A BBC tech blog post in July indicated that there was a buzz about Bing, perhaps, but for Enlighten and our Theses Service, Bing is still a distant second to the search juggernaut that is Google – <caveat>according to Google Analytics</caveat>.
Bing – the “decision engine”
Bing (I am thinking Chandler not Crosby), Microsoft’s latest incarnation of its Internet search engine (or is that decision engine) was launched in early June this year. It’s focus is on 4 key sectors (shopping, local businesses, travel and health)  and MS has used it as an opportunity to pull together various other apps such as Multimaps into the Bing space.
The BBC blog entry notes that:
“84% of all searches in the UK in June were done with Google while Bing had just 3.3% of the market.”
For comparison, during June, Google Analytics recorded 8,139 visits to Enlighten and our first registered Bing hit was the 6th of June (and it was just one).
Bing as a referring site – the difference a couple of months make…
During June, Bing ranked very high in our referring sites category and we are not alone in this, Jenny Delasalle has blogged about this on the WRAP Blog .
In June, Google Analytics blog reported the advent of Bing and indicated that they were working on an update to manage Bing as a search engine rather than a referring site. The post provided a local fix for users who couldn’t wait for the GA update to filter through, we didn’t apply this and looking at data for the last couple of months this is now being done.
During July and August though Bing ‘referrals’ dropped from 2nd place during June as a referring site to 92nd during as Analytics caughtup and started properly treating access via Bing as search engine hits. Bing search engine traffic has grown to 4.48% of our overall searches, a distinct second to Google but well ahead of the rest of the “search engine” pack and the OAI search services which don’t really register at all.
As you can see Analytics shows that over 90% of our access comes from Google with Bing a distant second and Yahoo and even more distinct third.
Enlighten’s ranking in Bing
For “Enlighten” as a search term, we seem to have dropped to 3rd place on Google (from second during July/August, we have been overtaken by a dictionary definition of “Enlighten”). In Bing we are now back 11th place (where we were in July/August after a brief period in the top 10). This puts us on the 2nd page of results – is that the same as being invisible?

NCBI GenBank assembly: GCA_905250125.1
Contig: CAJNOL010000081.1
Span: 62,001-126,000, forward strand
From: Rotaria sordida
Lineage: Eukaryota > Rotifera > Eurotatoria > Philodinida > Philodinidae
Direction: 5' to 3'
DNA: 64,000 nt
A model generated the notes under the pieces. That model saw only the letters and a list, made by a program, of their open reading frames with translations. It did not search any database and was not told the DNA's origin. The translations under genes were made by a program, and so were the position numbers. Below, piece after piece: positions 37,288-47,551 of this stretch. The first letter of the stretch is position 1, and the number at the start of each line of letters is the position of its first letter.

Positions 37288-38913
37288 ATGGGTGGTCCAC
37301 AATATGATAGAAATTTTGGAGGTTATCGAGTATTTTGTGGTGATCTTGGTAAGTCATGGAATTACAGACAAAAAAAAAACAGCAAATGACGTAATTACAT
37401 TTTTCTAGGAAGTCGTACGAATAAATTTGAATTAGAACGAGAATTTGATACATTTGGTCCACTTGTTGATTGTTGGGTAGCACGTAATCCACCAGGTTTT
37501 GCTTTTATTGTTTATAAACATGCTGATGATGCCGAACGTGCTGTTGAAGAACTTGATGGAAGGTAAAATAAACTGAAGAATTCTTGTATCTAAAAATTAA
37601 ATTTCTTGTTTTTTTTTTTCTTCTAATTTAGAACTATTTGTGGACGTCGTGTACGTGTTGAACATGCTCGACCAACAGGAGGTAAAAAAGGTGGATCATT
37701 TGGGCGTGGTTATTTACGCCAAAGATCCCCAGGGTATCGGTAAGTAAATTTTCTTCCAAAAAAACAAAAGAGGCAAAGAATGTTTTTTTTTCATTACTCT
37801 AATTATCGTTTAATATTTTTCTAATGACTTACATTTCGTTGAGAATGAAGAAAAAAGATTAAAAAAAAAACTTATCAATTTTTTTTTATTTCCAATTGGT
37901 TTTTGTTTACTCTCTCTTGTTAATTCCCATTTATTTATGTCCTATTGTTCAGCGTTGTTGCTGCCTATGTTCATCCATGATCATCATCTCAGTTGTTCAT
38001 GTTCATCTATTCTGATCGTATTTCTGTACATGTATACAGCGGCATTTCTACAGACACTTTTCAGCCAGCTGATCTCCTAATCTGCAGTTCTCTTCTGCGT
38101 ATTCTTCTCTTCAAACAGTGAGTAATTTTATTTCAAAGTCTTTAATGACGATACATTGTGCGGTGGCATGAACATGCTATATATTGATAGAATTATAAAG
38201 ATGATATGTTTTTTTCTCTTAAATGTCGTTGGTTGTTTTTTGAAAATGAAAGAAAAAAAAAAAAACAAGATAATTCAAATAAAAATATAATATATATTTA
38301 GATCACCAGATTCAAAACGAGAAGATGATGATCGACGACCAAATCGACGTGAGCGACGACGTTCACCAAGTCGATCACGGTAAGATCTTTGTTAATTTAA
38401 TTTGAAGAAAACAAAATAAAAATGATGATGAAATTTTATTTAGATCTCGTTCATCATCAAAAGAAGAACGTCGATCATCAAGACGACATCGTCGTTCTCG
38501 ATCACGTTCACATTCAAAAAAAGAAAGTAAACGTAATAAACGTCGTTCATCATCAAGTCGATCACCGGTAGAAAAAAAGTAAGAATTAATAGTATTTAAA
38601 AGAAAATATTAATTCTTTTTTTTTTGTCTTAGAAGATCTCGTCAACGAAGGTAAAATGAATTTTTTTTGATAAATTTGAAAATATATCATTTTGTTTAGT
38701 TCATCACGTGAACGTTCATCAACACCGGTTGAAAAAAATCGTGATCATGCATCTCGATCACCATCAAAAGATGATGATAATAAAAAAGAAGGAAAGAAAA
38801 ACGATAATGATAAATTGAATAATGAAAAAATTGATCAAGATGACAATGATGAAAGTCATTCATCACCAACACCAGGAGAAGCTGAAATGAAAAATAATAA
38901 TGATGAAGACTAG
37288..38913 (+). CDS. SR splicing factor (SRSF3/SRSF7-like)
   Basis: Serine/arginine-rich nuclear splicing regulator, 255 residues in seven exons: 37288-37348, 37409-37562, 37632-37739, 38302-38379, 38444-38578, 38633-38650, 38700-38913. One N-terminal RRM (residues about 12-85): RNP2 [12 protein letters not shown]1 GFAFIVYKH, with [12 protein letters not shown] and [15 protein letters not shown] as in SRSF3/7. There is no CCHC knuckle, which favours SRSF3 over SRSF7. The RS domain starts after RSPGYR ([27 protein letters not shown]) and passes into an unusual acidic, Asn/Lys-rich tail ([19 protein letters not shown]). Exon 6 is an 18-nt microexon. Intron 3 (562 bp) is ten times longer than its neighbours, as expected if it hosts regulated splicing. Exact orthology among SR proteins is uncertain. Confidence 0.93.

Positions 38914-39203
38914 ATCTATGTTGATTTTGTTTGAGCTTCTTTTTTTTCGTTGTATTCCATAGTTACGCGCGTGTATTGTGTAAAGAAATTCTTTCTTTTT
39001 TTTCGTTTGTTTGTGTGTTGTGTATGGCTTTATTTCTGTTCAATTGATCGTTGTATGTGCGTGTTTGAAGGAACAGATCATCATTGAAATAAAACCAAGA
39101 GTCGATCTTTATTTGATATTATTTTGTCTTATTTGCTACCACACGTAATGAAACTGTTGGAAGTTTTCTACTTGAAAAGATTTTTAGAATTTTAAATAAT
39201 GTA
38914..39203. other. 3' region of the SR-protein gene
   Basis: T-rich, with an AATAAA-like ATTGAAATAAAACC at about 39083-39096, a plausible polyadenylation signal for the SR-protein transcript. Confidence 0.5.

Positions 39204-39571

A more useful comparison is a search for “Language in Pictland” one of our most popular downloads. A comparison using bing-vs-google shows that both search services list the Enlighten version first, however Bing’s link is direct to the PDF.
Search Engines Arms Race
It’s still early days for this “new kid on the block” (if you don’t count its previous and varied incarnations) and while MS execs may be very excited about its overall performance, competition in the search engine arms race can only be a good thing – can’t it?
Innovation is certainly behind the recent Microsoft and Yahoo search deal which will see Yahoo Search become “powered by Bing” and enable them, they hope, to take on Google. The announcement of a new visual search service for Bing is an indicator of that innovation. We haven’t tried it yet though since you need to set Bing to be US and download MS’ Silverlight.
Google are not standing still though and have been working on “caffeine”, their new search engine “which will picks up news stories and puts fresher content higher up the search results” 
For the open access/repository community, does it matter how our content is found, as long as it is found?
The most surprising, perhaps disappointing thing about our Analytics reports is how little, if any traffic comes from the OAI search services like OAIster and Intute’s Institutional Repository Search, they just don’t seem to be on our users radar.
The challenge for repositories especially hybrid ones like Enlighten is to ensure that we can provide “discovery to delivery” rather than “discovery to digital dead end”. We need to ensure we can provide links to open access versions of our material and take advantage of tools like openURL resolvers to help our users.